Okay so far …

Recently, the owner reports that the dog has started heading off for a particular area of the park (associated with chasing squirrels) the moment the lead is unclipped, even though there are no squirrels in sight. The young dog takes off, shutting down to recalls until she has scoured the hunting grounds and satisfied herself that there are no squirrels present. Sometimes this can seem like an age, but in reality is probably only 5 minutes or so. Over the past 6 months or so, she (the dog), has also started chasing local cats along the fence line at home whilst barking franticly at them, rather embarrassingly this includes bedtime toilet trips and the neighbours have begun to mention her ‘guarding’ the garden.

In these situations too, the recall goes completely out of the window.

In two and a half years and over the course of hundreds of chases, the dog has never caught either a squirrel or a cat.


Although fictitious, this story is played out for real thousands of times the world over.

When you actually look at it, it defies what many believe to be Universal laws of psychology and learning, that (all things being equal) any behaviour which results in reward or an improvement in the current state of affairs will likely be repeated under similar conditions. Conversely, any behaviour which results in a worsening of one’s state of affairs will incrementally reduce with confirmation of such a worsening following repeated experiences.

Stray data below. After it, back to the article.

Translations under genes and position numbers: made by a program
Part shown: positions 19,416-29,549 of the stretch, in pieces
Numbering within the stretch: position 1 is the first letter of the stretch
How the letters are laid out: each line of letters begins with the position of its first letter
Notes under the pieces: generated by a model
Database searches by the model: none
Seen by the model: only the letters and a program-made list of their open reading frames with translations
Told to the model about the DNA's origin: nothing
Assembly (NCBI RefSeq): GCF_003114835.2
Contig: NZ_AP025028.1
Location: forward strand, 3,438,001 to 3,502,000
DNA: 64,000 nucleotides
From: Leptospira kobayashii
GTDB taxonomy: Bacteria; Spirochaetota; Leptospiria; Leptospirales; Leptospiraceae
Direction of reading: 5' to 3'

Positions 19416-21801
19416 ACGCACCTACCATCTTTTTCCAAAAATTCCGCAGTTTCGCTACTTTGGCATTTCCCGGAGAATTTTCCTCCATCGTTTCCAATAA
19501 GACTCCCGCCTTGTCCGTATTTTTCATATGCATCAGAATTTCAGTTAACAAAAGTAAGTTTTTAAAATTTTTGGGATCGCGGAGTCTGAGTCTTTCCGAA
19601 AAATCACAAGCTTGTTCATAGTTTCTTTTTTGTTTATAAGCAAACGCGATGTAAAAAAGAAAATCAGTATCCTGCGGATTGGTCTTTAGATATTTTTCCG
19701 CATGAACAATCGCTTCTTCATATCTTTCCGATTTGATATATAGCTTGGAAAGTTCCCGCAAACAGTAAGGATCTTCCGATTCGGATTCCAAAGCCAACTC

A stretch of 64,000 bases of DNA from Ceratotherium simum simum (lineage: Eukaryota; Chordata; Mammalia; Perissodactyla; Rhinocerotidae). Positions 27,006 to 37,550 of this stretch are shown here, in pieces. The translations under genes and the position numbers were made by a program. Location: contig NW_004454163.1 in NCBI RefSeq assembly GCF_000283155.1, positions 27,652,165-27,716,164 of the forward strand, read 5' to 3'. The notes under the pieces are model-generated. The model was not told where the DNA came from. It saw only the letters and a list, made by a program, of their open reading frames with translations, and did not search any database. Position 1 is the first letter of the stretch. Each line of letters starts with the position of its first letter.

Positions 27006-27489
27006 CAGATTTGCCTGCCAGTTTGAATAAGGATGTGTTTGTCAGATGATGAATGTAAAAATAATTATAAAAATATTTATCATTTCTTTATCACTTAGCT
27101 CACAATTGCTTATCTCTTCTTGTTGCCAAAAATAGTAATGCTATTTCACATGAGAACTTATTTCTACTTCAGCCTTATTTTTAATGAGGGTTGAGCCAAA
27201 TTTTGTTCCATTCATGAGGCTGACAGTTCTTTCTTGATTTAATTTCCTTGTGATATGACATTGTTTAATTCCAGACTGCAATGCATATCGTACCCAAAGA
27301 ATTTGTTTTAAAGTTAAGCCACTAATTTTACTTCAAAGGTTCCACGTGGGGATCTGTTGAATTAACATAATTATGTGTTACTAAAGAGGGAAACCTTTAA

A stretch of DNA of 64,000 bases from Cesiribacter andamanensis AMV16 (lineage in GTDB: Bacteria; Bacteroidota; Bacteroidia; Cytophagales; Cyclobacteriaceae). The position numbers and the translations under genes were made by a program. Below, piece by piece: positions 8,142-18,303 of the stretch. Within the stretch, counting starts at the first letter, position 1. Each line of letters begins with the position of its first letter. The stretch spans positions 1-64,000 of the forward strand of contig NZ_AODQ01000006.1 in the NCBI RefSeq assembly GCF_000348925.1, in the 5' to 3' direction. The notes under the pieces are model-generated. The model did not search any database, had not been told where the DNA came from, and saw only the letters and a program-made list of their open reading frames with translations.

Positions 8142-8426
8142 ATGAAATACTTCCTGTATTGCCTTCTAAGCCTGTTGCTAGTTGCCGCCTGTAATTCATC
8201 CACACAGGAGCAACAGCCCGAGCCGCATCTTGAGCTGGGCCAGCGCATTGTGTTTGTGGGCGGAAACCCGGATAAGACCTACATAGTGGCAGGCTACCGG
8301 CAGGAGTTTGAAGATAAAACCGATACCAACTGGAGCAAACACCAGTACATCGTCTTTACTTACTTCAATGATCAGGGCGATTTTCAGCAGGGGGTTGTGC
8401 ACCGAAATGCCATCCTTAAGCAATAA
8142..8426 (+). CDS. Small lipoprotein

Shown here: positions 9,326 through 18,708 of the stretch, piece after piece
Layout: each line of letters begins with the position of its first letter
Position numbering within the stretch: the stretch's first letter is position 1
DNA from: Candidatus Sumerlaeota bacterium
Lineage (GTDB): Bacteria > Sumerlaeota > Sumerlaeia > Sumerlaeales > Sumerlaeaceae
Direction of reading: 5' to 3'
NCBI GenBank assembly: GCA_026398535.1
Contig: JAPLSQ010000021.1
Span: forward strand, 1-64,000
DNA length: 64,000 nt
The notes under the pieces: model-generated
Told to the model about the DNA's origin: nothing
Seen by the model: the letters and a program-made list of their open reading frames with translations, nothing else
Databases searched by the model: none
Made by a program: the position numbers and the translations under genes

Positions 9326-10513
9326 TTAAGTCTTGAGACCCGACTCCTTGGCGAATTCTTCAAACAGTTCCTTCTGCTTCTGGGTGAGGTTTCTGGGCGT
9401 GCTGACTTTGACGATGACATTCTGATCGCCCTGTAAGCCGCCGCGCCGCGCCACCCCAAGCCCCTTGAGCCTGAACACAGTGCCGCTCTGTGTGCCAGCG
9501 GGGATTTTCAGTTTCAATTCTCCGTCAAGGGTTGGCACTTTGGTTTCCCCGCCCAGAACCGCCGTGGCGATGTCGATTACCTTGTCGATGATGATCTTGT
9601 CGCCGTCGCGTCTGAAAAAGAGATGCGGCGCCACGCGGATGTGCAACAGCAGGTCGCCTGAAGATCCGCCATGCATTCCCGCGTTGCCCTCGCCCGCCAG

In a nutshell – don’t repeat behaviours which result in bad consequences but repeat those from which you benefit!

It is essentially this process which drives learning and therefore training, however there are exceptions; the orgasm being one and chasing being another. Although world’s apart, each is identical in the fact that neither results (nor needs to result) in measurable extrinsic reward, yet both are at the very pinnacle of the reward pyramid at that specific moment in time, in that specific context and for that specific individual. What I am essentially saying is that for both, at that specific moment, the environment is holding all the aces in terms of reward potential.